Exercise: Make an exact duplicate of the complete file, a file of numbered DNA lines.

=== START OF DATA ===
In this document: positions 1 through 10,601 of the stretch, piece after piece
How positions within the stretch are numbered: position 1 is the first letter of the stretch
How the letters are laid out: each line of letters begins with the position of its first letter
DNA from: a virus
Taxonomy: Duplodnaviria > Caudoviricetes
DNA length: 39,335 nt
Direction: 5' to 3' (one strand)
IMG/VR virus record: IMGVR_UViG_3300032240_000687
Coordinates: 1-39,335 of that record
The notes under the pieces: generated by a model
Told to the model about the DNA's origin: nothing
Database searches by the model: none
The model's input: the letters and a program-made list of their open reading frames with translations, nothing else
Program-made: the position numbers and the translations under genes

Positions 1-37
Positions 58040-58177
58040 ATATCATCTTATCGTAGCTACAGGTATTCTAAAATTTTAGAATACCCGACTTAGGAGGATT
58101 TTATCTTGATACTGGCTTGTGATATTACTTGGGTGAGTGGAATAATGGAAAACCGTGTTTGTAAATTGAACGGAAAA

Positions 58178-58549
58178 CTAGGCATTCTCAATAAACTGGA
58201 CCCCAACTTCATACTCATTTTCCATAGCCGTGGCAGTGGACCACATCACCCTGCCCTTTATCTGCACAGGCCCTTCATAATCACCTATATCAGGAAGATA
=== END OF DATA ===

In this document: positions 1 through 10,601 of the stretch, piece after piece
How positions within the stretch are numbered: position 1 is the first letter of the stretch
How the letters are laid out: each line of letters begins with the position of its first letter
DNA from: a virus
Taxonomy: Duplodnaviria > Caudoviricetes
DNA length: 39,335 nt
Direction: 5' to 3' (one strand)
IMG/VR virus record: IMGVR_UViG_3300032240_000687
Coordinates: 1-39,335 of that record
The notes under the pieces: generated by a model
Told to the model about the DNA's origin: nothing
Database searches by the model: none
The model's input: the letters and a program-made list of their open reading frames with translations, nothing else
Program-made: the position numbers and the translations under genes

Positions 1-37
Positions 58040-58177
58040 ATATCATCTTATCGTAGCTACAGGTATTCTAAAATTTTAGAATACCCGACTTAGGAGGATT
58101 TTATCTTGATACTGGCTTGTGATATTACTTGGGTGAGTGGAATAATGGAAAACCGTGTTTGTAAATTGAACGGAAAA

Positions 58178-58549
58178 CTAGGCATTCTCAATAAACTGGA
58201 CCCCAACTTCATACTCATTTTCCATAGCCGTGGCAGTGGACCACATCACCCTGCCCTTTATCTGCACAGGCCCTTCATAATCACCTATATCAGGAAGATA